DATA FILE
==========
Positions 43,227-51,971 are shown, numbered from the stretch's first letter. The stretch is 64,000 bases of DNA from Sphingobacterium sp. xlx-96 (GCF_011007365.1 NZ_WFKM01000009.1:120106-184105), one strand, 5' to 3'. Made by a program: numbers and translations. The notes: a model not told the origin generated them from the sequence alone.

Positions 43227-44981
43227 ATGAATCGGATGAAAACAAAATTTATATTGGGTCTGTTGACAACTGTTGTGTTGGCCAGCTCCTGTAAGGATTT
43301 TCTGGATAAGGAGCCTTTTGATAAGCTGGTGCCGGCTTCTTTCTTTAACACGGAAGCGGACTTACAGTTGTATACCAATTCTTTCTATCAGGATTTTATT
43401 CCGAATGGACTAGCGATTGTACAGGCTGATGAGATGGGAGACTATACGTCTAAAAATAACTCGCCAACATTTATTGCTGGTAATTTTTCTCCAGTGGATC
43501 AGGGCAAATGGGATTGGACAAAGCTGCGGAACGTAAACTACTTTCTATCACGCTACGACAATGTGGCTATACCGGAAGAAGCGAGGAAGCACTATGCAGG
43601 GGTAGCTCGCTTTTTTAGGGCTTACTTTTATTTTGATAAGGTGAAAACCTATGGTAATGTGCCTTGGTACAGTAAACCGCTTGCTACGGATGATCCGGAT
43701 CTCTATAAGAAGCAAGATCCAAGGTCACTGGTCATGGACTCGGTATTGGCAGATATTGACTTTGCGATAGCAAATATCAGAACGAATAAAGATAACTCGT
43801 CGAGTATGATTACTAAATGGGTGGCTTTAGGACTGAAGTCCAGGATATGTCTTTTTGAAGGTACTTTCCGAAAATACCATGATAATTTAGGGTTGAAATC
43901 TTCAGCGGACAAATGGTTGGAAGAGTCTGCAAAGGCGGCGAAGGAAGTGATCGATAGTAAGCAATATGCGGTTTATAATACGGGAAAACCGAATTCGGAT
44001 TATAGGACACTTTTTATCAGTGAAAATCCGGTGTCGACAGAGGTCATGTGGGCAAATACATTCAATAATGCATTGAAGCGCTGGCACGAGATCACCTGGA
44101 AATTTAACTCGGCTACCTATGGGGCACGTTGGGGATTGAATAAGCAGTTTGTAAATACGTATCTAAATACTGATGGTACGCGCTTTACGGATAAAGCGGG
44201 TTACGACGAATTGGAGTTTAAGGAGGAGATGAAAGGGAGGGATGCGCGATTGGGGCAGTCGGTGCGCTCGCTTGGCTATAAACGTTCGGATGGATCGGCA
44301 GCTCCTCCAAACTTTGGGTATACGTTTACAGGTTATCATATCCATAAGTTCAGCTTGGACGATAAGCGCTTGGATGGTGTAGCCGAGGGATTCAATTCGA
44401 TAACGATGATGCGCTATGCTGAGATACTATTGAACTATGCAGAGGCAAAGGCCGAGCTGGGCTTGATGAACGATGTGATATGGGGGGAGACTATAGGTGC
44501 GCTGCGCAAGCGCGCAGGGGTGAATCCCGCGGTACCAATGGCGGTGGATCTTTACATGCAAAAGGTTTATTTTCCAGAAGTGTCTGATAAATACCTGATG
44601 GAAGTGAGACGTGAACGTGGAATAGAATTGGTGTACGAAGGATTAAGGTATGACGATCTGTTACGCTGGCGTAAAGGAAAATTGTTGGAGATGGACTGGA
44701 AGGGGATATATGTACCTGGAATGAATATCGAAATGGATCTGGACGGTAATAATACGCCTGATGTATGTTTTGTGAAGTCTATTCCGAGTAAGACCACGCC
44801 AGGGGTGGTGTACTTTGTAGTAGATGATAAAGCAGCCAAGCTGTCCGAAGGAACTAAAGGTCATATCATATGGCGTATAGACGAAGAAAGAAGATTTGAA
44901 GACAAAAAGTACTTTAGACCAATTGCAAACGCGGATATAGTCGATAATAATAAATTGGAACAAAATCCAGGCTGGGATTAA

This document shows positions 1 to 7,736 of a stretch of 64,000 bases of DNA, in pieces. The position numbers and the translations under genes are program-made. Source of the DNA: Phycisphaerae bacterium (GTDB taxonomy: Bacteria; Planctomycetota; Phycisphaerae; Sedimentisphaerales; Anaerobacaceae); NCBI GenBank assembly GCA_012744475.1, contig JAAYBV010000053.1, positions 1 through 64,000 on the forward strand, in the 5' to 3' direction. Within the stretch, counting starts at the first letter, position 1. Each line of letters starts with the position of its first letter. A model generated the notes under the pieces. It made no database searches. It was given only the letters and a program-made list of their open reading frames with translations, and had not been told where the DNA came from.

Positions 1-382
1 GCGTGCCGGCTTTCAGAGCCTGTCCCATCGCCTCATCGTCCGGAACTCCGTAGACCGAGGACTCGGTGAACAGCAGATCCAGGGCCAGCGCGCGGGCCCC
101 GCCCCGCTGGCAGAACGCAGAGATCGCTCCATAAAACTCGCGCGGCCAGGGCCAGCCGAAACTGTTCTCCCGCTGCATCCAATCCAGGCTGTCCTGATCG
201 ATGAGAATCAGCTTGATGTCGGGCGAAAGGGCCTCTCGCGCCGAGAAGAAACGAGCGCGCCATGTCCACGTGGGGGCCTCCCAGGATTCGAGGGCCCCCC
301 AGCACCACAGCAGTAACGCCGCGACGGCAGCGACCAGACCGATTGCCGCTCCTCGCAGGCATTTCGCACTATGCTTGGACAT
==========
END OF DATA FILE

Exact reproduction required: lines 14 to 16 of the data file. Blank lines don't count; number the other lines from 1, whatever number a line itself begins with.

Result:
44301 GCTCCTCCAAACTTTGGGTATACGTTTACAGGTTATCATATCCATAAGTTCAGCTTGGACGATAAGCGCTTGGATGGTGTAGCCGAGGGATTCAATTCGA
44401 TAACGATGATGCGCTATGCTGAGATACTATTGAACTATGCAGAGGCAAAGGCCGAGCTGGGCTTGATGAACGATGTGATATGGGGGGAGACTATAGGTGC
44501 GCTGCGCAAGCGCGCAGGGGTGAATCCCGCGGTACCAATGGCGGTGGATCTTTACATGCAAAAGGTTTATTTTCCAGAAGTGTCTGATAAATACCTGATG